9 Interview Tips To Help You Impress Your Interviewer

Been invited to a telephone interview? Here’s our top tops on how to ace it.

So you’ve applied for your dream job and been invited back for the second stage: the telephone interview. Congratulations – getting to the first stage is often the hardest part. But whether you’re a natural on phone calls or they fill you with fear, the telephone interview should not be overlooked.

We asked career coach and ex-recruiter Michelle Baker for her top insider tips on how to succeed in the telephone interview, and maximise your chances of getting through to the next interview stage…

What is a telephone interview?

Telephone interviews are a way to filter out candidates who recruiters feel are unsuitable based upon the job description, personality fit and experience required. It can be carried out by HR and recruitment teams, or it might be with your potential new line-manager.

It can be as short as 15 minutes, or take up to an hour, and it’s essentially a way for your potential new employer to ensure that your CV sticks to the facts, before they bring you in for a face to face interview.

Image: Adobe Stock

How do you prepare for a telephone interview?

First and foremost, have a snappy elevator pitch in the bank, that sums up who you are and your experience in a concise way.

Start with your current position, and lay out your key responsibilities there. Then, summarise the key educational and professional steps you’ve taken to get there.

Top Tip: Remember to keep it brief – three to four sentences will do. You’ve got the whole interview to go into further detail on your key achievements and skills.

Make sure you know your CV and cover letter inside out. This is what you’ll be questioned on, after all, so make sure you’re prepared for questions about your employment and education experience. The best part of a telephone interview is that you can keep your CV in front of you, so you can refer to it if you get tongue tied.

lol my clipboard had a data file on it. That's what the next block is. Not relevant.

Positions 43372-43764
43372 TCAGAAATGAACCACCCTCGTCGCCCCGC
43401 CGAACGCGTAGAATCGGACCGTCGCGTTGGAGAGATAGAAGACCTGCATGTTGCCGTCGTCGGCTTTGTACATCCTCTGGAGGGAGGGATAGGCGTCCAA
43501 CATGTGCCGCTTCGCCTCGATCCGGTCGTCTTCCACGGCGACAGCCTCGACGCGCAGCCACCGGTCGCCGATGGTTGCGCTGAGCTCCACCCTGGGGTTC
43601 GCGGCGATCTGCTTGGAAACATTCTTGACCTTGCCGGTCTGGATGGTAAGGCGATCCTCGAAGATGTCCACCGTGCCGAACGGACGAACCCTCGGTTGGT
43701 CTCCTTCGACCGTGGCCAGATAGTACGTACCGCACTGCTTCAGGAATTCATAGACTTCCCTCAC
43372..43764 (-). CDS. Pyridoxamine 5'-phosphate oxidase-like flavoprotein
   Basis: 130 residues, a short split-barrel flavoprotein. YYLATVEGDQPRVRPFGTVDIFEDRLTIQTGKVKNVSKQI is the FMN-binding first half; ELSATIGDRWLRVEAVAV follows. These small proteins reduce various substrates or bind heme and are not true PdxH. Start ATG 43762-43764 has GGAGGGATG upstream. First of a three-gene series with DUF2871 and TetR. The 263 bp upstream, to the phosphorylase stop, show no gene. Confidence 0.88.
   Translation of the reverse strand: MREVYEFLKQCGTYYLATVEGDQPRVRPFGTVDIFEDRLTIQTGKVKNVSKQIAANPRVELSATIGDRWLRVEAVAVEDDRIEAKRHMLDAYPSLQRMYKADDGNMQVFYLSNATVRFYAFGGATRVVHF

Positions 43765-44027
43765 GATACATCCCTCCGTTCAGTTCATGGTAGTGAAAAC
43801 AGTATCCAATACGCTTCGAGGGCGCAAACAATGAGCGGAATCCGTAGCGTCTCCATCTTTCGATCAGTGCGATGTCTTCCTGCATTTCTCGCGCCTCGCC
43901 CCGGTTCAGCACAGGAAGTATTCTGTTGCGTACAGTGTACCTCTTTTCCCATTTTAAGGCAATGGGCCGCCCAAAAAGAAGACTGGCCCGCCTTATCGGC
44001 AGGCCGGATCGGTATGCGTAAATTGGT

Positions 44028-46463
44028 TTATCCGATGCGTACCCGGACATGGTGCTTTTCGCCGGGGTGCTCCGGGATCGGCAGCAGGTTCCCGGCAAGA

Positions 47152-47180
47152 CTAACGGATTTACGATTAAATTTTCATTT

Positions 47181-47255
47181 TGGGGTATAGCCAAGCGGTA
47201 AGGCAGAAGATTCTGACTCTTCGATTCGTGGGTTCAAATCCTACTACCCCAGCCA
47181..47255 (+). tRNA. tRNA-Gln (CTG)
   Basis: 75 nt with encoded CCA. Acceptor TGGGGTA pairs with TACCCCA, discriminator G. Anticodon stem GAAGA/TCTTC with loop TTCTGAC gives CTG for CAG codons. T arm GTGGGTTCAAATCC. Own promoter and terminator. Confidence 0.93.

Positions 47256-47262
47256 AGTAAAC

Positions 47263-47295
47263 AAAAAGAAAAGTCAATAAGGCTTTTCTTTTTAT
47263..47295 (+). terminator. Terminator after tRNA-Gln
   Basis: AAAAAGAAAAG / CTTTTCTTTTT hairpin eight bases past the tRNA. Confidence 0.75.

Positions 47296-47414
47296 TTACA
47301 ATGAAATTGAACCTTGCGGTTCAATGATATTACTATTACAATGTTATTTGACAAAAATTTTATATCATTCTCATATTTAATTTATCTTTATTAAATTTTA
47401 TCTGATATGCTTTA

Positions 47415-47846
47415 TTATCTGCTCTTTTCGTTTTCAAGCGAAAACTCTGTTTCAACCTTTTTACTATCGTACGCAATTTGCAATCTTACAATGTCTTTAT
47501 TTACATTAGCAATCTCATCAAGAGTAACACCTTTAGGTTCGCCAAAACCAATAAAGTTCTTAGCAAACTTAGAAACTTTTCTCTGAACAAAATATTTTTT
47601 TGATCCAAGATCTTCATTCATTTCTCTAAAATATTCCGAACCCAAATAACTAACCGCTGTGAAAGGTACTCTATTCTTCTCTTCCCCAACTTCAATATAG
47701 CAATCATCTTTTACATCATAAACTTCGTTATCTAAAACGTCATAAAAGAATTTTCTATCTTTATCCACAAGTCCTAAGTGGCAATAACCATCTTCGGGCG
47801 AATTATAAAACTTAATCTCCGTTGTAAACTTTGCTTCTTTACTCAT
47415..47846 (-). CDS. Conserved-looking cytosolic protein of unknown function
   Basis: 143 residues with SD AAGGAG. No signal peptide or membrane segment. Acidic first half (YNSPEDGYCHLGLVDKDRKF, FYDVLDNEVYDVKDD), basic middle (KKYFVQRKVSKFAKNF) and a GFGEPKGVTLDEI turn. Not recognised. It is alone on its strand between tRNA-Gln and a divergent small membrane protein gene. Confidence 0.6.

Top Tip: In the call, they’re going to be fact checking your CV and cover letter, so make sure you go over these and think of anecdotal evidence of your previous experience that you can share on the phone.

It’s also important to show your enthusiasm for the job on a telephone interview. Drawing from her experience, Michelle says:

“The one factor that influenced me above all others was that they expressed a sense of occasion; that this was important, they really wanted the job, they were enthusiastic and even if they didn’t have all the qualifications or experience, they sold themselves to me. In doing so they gave me confidence that they would do a great job of representing not only themselves, but also myself and my company.”

How do you conduct a phone interview?

While the interviewer can’t see you, it’s still a good idea to dress smart. This will help you feel more professional, and you’ll carry out the phone interview more confidently. Plus, if your phone signal cuts out and you have to resort to video interview, at least you’ll look the part!

Next up, when you answer the phone make sure you sound professional – not like you’re greeting your mates!

“Be sure to smile too, as this naturally ensures you sound enthusiastic. You could even try standing up, as this will make you feel more assertive” says Michelle.

When it comes to answering competency-based telephone interview questions, try to use the STAR technique, where you lay out the situation you were facing, the task you had to do, the action you took and what the result was.